The rest of the race was pretty good.  It didn’t feel too fast and I was able to pretty easily sit in and take the same time as the pack, finishing somewhere around 20th on the stage.  I kind of regret  not going for the sprint only because the first 7 girls finished 7 seconds up on the rest of the pack, it would have been nice to have those seconds.

Next was the road race.  5 laps on a roughly 8 mile circuit with two punchy climbs, bad pavement, and a lot of rollers.  The finish is off-circuit up a 3 or so mile climb that getssteeper as it goes.  It was really really hot on Friday, probably close to 90 on the road.   I don’t always do well in the heat so I was just really careful to keep drinking

I mostly sat in for the first few laps although I did get in one short-lived but well-represented break with race lead Alison Powers.  The attacks started coming on the last lap and Olivia Dillon from the NOW team got off the front for most of the last lap.  Coming through the steep feed zone climb on the last lap, a break got away.  I heard a girl yell “go!” as we came over the top of the climb so of course I assumed she was talking to me.  I attacked HARD over the end of the climb and got a gap on the field.  I was a little too late to catch the break but I did manage to catch Alisha Welsh from Primal after about two minutes and the two of us worked together until part way up the climb when I got a small gap over the first steep kicker.  We came back together just as I caught Pascale Schneider and Emily Collins who had both been in the break.  I attacked again at less then 1k to go and was able to come in 4th on the day about 1:00 down from Powers who took the stage.

Going into the Stage 3 Time Trial I was sitting 4th GC.  I may or may not have been so nervous beforehand that I started crying at Niels for the horrible crime of smiling at me.

The TT has two fairly technical and bumpy descents and in all honesty I’d been descending like a total mouse on the same circuit the day before.

I honestly can’t recount much from the TT except that I had a really good start and I totally buried myself and managed to catch my 1 minute girl (the top 10 GC riders had 1 minute rather than 30 second staggers).  I just about fell off my bike after I was done.

Then I really did fall off my bike when Niels told me that I’d finished 3rd in the stage behind national champions Powers and Samplonius!  Even Cycling News thought it was pretty cool!  Even cooler I had moved myself into third on GC going into the final stage.  So like … no pressure.  Either way, it was time to celebrate!

The final stage is a 2 hour or 17 lap (it was unclear which it would be) circuit race on the Laguna Seca Racetrack.  There’s one ~2:20 climb every lap that gets steeper

at the top and then dives straight into the “corkscrew” descent.

Despite saying that I wasn’t nervous about this race I was in fact a total headcase (surprise). I cried about 10 minutes before the start because my freshly glued wheel (gluing a tubular three days before a race also always a good idea) was hopping a little. I snapped at both Niels and my teammate and was generally a total jerk.  Also, I’m embarrassed to say that I’m a totally timid descender and was terrified of the corkscrew.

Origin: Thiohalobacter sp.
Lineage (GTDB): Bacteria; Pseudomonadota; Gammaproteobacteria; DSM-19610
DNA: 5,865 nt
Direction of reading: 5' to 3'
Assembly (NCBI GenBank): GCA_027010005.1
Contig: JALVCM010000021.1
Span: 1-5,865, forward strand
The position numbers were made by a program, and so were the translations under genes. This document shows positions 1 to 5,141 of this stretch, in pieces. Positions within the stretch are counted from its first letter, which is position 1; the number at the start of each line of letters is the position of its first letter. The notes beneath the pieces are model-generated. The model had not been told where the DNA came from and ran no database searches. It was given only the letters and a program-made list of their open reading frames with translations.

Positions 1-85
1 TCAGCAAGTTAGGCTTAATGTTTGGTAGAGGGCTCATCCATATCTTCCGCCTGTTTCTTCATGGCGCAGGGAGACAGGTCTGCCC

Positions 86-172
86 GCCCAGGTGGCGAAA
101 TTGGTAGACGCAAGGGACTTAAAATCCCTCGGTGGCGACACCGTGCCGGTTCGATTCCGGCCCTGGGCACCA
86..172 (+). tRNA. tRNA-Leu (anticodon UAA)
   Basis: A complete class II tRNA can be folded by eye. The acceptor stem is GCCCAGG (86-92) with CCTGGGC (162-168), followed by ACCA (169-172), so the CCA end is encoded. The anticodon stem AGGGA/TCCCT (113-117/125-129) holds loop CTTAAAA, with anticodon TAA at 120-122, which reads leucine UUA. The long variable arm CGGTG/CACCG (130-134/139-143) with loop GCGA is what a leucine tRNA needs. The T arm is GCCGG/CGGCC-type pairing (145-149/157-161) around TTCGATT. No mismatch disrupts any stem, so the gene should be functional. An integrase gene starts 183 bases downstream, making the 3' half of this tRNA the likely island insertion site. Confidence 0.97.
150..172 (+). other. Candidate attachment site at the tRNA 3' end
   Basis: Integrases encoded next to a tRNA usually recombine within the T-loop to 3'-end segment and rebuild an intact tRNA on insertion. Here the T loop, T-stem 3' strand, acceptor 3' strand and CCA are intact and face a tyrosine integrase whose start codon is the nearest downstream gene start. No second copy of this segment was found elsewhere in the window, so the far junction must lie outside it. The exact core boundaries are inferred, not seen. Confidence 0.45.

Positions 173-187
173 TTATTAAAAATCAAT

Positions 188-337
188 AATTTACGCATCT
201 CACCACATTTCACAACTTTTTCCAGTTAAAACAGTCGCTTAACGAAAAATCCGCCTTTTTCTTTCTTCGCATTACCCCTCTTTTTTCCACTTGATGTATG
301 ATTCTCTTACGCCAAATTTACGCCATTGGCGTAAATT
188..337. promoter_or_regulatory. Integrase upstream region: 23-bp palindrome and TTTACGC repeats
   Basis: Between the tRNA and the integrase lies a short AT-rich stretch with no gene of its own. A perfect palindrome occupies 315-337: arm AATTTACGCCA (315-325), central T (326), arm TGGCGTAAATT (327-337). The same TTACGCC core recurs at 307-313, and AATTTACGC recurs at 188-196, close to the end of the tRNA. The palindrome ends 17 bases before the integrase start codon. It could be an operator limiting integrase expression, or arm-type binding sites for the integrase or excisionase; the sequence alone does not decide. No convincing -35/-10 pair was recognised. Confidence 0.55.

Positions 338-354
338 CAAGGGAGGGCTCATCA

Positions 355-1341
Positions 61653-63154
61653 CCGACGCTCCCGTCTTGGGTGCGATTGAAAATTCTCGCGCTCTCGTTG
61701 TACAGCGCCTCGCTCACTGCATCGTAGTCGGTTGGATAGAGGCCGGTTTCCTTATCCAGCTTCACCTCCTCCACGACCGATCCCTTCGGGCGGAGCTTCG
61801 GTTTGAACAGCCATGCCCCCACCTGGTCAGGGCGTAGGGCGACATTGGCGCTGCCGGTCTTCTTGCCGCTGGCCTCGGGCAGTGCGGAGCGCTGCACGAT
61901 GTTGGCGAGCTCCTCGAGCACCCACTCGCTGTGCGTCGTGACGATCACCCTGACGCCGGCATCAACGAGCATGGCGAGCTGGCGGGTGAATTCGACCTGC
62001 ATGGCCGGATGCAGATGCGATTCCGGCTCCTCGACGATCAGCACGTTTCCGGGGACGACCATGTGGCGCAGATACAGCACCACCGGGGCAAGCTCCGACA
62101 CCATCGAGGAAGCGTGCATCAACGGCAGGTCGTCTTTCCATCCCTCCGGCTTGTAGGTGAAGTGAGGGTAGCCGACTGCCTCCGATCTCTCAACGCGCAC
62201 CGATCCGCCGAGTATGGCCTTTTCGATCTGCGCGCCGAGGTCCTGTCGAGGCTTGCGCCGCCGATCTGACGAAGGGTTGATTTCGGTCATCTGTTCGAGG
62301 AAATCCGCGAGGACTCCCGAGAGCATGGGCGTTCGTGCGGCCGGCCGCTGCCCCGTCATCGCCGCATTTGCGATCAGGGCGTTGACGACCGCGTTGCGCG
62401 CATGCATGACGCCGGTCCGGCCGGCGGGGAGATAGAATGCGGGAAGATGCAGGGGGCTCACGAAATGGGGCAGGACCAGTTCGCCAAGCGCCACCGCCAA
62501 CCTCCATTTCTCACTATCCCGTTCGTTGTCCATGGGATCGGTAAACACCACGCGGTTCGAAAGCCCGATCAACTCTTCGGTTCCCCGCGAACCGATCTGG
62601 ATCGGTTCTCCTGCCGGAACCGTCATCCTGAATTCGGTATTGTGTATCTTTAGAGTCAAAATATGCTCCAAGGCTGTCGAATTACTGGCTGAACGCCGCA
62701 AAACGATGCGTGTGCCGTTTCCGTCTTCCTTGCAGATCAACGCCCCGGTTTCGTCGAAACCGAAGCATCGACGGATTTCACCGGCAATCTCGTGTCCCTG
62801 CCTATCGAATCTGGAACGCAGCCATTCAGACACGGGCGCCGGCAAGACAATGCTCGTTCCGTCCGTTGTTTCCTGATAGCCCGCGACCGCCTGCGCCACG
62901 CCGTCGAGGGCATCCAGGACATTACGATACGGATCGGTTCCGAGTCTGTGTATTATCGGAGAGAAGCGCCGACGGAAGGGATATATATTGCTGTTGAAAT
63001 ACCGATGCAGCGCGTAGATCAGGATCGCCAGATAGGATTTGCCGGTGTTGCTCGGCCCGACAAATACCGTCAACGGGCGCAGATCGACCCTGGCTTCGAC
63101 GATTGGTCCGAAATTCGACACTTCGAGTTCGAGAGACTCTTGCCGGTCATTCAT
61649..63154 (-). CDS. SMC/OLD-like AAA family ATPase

One cool thing though was that I got a callup to the front line and got to take a glamor shot (“make sure you get my good side”).

Once we got started, the first time down the corkscrew I braked through all the straightaways like a real pro and got yelled at (deservedly) more than once to get off my brakes.  I was nearly gapped at the bottom of the descent every time and had to work hard to stay with the slowly shrinking pack.  I had to fight a real mental battle to not give up on my GC hopes and just drift off the back.  Finally, after 16 previous fails, I totally nailed the descent on the last lap, unfortunately the winning break of two had gotten away 5 laps earlier.

I stuck with the pack and avoided a crash on the last lap finishing 16th in the stage but close to a minute down from the break of two which contained an Exergy rider who had been sitting only a minute down from me on GC.  Thankfully she still finished 9 seconds down on me in the final GC so I closed the deal!  

I finished 3rd on GC!  Since my new podium pose had gone over so well the first time I thought I would do it the same this time around.

Right after the podium Niels, Alicia and I started the 15 hour drive back to Seattle.  To practice not being so scared of descending, I didn’t use the brakes in the car the whole way back down any of the descents.  It’s cool, I’m a totally pro descender now.

I am so pleased with how this race went.  This was my first time racing a stage race at this level and it was again awesome to see all my hard work pay off with an unexpectedly good result.  I went down there with the hopes of getting noticed by some pro teams and possibly finishing top 10 in one stage.  My “reach” goal was to finish top 10 on GC and I never imagined I would finish top 3.

I definitely felt really sheepish and shy about approaching any of the pro racers or team directors after the race but I swallowed my fear and introduced myself around and got lots of nice compliments.